Due to lack of space, we only provide you three issues in this #GalaxyS7 troubleshooting page. We hope that the solutions, or rather recommendations, will be helpful for our Android community.
Below are the topics covered in this material:
- Galaxy S7 keyboard randomly resets itself
- How to prevent Galaxy S7 losing data stored in SD card
- Moving files from Galaxy S7 to laptop
If you are looking for solutions to your own #Android issue, you can contact us by using the link provided at the bottom of this page, or you can install our free app from Google Play Store.
When describing your issue, please be as detailed as possible so we can easily pinpoint a relevant solution. If you can, kindly include the exact error messages you are getting to give us an idea where to start. If you have already tried some troubleshooting steps before emailing us, make sure to mention them so we can skip them in our answers.
Hi. So my phone does a few annoying things. The first one is that sometimes the keyboard settings will randomly switch itself off. So autocorrect will stop working, the predictive text will turn off, and the continuous swipe will stop working. Each time I have to go back into settings and turn it back on. There is no “save” button once I’ve adjusted these settings so I’m unsure how to make it stay.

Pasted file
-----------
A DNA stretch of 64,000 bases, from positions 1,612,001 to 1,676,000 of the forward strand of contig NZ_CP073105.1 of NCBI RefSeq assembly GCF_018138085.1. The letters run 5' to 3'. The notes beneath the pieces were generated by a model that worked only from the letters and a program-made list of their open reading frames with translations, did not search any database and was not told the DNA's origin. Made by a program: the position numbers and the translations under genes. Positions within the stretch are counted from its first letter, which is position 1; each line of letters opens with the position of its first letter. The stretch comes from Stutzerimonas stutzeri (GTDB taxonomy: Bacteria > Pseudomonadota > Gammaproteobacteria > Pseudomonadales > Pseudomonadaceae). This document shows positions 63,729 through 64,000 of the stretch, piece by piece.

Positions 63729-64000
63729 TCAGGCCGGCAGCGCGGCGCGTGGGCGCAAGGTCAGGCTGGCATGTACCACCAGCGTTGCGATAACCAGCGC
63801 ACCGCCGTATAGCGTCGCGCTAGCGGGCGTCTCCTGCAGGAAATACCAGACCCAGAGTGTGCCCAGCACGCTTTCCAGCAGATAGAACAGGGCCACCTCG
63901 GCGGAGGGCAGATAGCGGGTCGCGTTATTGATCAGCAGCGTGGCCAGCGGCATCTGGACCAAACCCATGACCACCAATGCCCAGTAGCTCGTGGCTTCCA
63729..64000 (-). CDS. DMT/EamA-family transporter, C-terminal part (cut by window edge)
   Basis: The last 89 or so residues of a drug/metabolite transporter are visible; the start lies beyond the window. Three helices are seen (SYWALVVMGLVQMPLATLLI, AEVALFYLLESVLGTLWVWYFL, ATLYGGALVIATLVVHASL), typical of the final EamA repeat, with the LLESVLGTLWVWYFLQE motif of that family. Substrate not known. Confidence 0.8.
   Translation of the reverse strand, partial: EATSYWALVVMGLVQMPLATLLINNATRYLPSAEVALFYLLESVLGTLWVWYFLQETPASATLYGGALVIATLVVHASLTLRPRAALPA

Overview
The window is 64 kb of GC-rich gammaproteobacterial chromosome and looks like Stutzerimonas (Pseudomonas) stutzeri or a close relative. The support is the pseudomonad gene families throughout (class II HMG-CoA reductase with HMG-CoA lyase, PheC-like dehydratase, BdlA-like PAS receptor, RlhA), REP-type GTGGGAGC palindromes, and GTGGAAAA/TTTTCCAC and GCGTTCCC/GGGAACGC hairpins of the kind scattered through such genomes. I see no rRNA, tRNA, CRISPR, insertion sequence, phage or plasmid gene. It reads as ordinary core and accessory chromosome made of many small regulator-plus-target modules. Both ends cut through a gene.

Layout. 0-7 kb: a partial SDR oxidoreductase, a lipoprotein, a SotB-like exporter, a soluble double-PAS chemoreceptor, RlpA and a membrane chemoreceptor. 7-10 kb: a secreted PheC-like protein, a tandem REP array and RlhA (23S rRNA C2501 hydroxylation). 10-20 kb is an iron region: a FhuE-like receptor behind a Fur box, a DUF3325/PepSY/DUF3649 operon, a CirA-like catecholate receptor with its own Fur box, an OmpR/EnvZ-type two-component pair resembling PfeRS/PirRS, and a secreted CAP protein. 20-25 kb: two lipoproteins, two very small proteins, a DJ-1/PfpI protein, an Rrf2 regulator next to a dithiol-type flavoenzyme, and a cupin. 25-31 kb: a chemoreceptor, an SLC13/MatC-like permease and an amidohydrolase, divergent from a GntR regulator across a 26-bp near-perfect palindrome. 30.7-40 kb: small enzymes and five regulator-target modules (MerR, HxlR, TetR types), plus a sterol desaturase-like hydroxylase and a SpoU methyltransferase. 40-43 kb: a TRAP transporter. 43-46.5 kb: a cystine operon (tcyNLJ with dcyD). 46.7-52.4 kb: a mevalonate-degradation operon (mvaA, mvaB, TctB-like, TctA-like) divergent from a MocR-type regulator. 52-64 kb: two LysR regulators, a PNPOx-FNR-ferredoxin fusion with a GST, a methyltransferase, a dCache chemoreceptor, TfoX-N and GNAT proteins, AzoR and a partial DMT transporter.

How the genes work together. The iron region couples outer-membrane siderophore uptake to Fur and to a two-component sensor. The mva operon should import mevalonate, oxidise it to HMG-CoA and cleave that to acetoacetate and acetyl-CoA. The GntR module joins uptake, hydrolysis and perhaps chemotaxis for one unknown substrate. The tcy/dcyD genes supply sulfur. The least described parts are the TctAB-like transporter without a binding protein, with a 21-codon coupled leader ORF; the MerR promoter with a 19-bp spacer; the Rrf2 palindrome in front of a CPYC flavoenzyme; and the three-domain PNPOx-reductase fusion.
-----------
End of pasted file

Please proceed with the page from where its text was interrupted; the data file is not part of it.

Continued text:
My other issue is that the audio will randomly turn itself down. And persistently. It will be working fine and then suddenly turn it down until it is muted, and when i turn it back up, it will instantly do it again. And eventually it will stop bugging.
But both of these things are driving me insane and I really hope you can help me figure it out.
Thanks so much! — Emma
Solution: Hi Emma. Issues such as these usually happen after updating an app or operating system. Sometimes, installation another app can result to minor issues with other apps. If you did an update or install anything before the issues started to appear, the first thing that you want to do is to wipe the phone’s system cache. Try to follow these steps and see if they make a difference:
- Turn off your Samsung Galaxy S7 Edge.
- Press and then hold the Home and Volume UP keys, then press and hold the Power key.
- When the Samsung Galaxy S7 Edge shows on the screen, release the Power key but continue holding the Home and Volume Up keys.